The following is a guest post from Gerald Haigh.
Reading through the #BETTchat posts on Twitter, in preparation for visiting next week, I noticed a great deal of interest in the use of technology for peer-to-peer collaboration. That immediately brought to mind a visit I made in 2013 to Simon de Senlis Primary, a Microsoft Showcase School in Northamptonshire. There I saw teacher and Microsoft Expert Educator Charlotte Coade working with her Year Six Class on a project that involved children reading and reviewing each other’s work using Microsoft Surface devices and Office 365. You can read the blog I did then here:
‘Perhaps teachers interested in collaborative approaches could learn something from what’s happening at Simon de Senlis,’ I thought. ‘Maybe they’ll be doing something at BETT.’
So I called the school’s head Tom Rees and, sure enough, he confirmed that he’ll be presenting twice each day on the Microsoft stand, talking about his school’s whole developing vision for learning and technology.
My call to Tom made it clear to me that much has happened in the few months since I was at the school. Ofsted has visited for one thing, finding the school ‘Good’, with Outstanding features. In particular they approved of the extensive use of peer-to-peer collaboration praising its high quality, and the significant impact on learning.
When I saw the children working in that way, their enjoyment and level of engagement was obvious, and in our call Tom was keen to tell me more about that, particularly how the process has been made so much more effective by the use of One Note Class Notebook Creator.
Peer-to-peer collaboration can, of course, be done well without the use of technology, but, as Tom says, so much gets in the way:
“Making comments with different colour pens, then someone’s pen runs out. In OneNote nothing runs out. There’s also the issue of swapping books which takes time and can bring self esteem issues into play around issues like handwriting and spelling. It’s the sheer speed of the process that’s important. They can give and receive feedback and improve their work much more quickly and efficiently. We’re working on doing more of it.”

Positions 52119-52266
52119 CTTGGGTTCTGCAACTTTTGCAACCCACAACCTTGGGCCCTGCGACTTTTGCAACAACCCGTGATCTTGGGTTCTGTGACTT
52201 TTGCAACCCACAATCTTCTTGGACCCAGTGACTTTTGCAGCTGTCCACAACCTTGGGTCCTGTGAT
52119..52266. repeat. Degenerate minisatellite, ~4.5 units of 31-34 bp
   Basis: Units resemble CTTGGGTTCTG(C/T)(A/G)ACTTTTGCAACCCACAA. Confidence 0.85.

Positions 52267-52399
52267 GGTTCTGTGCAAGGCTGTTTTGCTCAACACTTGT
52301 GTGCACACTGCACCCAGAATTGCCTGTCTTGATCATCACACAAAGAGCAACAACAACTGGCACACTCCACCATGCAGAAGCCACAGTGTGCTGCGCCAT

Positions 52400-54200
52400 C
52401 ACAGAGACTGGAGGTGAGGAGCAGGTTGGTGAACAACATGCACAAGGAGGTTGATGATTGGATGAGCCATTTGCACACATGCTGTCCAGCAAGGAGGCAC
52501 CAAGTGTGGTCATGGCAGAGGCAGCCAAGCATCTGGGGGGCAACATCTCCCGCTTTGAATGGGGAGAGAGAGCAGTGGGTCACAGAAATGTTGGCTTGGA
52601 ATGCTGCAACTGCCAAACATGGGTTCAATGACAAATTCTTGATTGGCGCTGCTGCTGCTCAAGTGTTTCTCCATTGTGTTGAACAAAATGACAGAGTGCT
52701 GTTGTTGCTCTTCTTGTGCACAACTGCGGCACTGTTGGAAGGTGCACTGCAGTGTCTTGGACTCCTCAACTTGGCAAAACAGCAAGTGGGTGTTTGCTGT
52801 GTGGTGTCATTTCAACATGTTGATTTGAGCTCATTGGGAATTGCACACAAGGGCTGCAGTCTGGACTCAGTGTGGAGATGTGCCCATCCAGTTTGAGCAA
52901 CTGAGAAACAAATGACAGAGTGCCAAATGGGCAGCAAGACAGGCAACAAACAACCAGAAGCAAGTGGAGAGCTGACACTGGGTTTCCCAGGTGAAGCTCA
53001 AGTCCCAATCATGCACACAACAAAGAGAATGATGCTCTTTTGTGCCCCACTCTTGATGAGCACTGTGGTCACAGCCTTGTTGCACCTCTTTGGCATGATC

Also on the theme of collaboration, Tom was able to tell me how ‘Yammer’ is starting to transform staff communication.
‘It moves everything out of email, and forced discussion boards, and puts it into a neat and unforced social networking environment.’
What’s particularly impressive about the Simon de Senlis approach, though, particularly given its status as a Microsoft Showcase School, is the way Tom and his team are constantly questioning their use of technology, focussing on key learning strands. In his own blog on the school’s website, http://head.simondesenlisblogs.org/ — which is well worth reading in full — he writes,
‘However well developed a digital vision may be in a school, it is always the time to keep renewing our sense of purpose around WHY and HOW we use technology. In a ferociously busy school world of conflicting priorities, implementing any new initiative, process or technology must be thought through carefully with a clear rationale and continually pitched well to staff in order for it to become part of common practice.’
So it’s pretty clear to me that if you are healthily cautious about the place of technology in the classroom, ready to listen, but anxious always to put learning first, then you’d do well to visit the Microsoft Stand and meet Tom. He’s a fine example of the whole Microsoft approach to the place of technology in learning.